Huffpost WorldPost
Dan Kovalik Headshot

U.S. and Colombia's Every-Child-Left-Behind Policy Advancing

Posted: Updated:

As Western Hemisphere leaders (with the possible exception of Cuba which most likely will not be invited) prepare to travel to Colombia in April for the Summit of the Americas, the United Nations High Commission for Refugees (UNHCR) has released a report in which it concludes that, between 2008 and 2011, around 250,000 teachers and students have been displaced by neo-paramilitary death squads, and such displacements continue to this day. These displacements have added to the swelling ranks of the over five million internally displaced people in Colombia -- one of the largest internally displaced population in the world.

According to Colombia Reports, the displacement of these teachers and students is the function of the death squads' violent recruitment efforts. As Colombia Reports explains, "according to UNHCR spokeswoman Adriana Buchelly, recruitment in schools by violent groups is causing massive displacement as children and teachers are forced to find new institutions due to threats or, in some cases, murder."

In related news, as Colombia continues to lead the world in the killing of unionists, it also remains the case that more than half of all unionists killed are teachers. Indeed, it is fair to say that Colombia is also the most dangerous country in the world to be a teacher. Thus, in 2010, out of the 51 unionists killed in Colombia, 29 were teachers; in 2011, out of the 26 confirmed union killings, 14 were teachers. Meanwhile, at least five unionists have been killed so far this year.

Still, the U.S. continues to give massive aid to the Colombian military which continues to be aligned with the paramilitary perpetrators of this extreme violence. Thus, the U.S. will give almost $270 million to the Colombian military and police this year and $260 million next year. And, this aid is still going to a military which, according to Human Rights Watch's most recent report, continues to work hand-in-glove with the death squads.

Underscoring the paramilitary links which underlie U.S. policy in Colombia, just yesterday it was reported by Colombia Reports that "Colombia's former executive director of the U.S.-funded counter-narcotics initiative 'Plan Colombia' was called for questioning Monday to respond to allegations she had ties with the AUC [paramilitaries] responsible for most drug trafficking from Colombia before its 2006 demobilization" According to the story, "Sandra Suarez, appointed by former President Alvaro Uribe in 2002 to work with the U.S. to combat drug trafficking, faces accusations she had ties to 'Jorge 40,' one of the paramilitary AUC's main leaders." The claim is that she "plotted with Jorge 40 and three former governors to expand the paramilitary's political power in the north of the country in 2006 when Suarez was minister of environment, housing and territorial development."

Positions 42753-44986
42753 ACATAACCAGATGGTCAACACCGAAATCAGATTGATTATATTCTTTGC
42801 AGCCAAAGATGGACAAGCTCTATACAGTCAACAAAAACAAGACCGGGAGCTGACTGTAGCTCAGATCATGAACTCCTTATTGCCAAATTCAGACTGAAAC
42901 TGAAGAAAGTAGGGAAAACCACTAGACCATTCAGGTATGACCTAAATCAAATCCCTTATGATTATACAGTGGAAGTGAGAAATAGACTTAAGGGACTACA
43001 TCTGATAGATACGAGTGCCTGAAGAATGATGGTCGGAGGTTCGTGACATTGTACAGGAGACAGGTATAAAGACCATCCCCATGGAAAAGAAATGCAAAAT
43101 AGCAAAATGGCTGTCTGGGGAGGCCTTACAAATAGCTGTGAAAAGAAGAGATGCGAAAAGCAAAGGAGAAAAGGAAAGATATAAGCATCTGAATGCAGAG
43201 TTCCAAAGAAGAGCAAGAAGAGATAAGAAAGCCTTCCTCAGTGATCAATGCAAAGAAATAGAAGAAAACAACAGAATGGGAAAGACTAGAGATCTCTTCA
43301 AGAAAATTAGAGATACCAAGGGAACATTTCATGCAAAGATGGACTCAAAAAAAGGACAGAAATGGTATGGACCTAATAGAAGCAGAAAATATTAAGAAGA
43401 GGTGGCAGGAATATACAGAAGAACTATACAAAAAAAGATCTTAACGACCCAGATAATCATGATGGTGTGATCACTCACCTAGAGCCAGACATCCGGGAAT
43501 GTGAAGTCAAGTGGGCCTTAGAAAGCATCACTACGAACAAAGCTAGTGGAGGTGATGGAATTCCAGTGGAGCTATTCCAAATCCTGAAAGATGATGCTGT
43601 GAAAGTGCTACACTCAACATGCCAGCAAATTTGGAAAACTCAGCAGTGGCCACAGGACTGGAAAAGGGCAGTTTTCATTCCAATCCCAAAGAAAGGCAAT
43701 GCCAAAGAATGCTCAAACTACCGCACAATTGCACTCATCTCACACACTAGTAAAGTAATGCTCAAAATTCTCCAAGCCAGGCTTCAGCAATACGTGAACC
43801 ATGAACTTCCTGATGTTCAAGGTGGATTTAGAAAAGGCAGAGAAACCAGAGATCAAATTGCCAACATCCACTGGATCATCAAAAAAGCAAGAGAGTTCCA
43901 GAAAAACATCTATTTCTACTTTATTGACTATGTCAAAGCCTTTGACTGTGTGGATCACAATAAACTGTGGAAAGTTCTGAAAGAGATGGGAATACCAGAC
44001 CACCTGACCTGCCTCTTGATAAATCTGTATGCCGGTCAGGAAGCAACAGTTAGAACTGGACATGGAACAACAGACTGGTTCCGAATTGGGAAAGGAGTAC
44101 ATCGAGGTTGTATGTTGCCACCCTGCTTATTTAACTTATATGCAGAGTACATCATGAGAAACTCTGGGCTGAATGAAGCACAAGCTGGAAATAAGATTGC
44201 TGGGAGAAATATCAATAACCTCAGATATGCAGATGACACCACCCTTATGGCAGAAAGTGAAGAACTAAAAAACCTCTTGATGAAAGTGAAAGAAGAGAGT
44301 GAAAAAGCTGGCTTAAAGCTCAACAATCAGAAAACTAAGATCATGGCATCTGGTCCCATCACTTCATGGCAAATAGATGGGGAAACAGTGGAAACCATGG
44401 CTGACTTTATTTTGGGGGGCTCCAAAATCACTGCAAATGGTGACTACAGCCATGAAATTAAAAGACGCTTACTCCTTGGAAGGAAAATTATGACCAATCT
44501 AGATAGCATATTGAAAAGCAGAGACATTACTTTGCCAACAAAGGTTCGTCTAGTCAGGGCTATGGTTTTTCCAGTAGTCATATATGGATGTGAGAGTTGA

In short, it may be the case that Sanda Suarez, who was responsible for working with the U.S. to fight drugs in Colombia, was actually aiding and abetting the country's biggest drug traffickers and terrorists. This is a common story in Colombia, repeated over and over. From the beginning of Plan Colombia in 2000, the U.S. has been very aware of such links between the Colombian state it is bankrolling and these brutal paramilitary forces.

Surely, then, the U.S. is responsible for the atrocities which are being carried out by this paramilitary state, including the violence being carried out on a massive scale against Colombian children and their teachers.

The title of this very article, then, while certainly satirical, is nonetheless true.

Around the Web

Gangs tied to paramilitaries cited in Colombia violence - CNN

Violence in Colombia | Human Rights Watch

Colombia elections come amid violence and corruption charges ...

Land and violence in Colombia: This land is our land | The Economist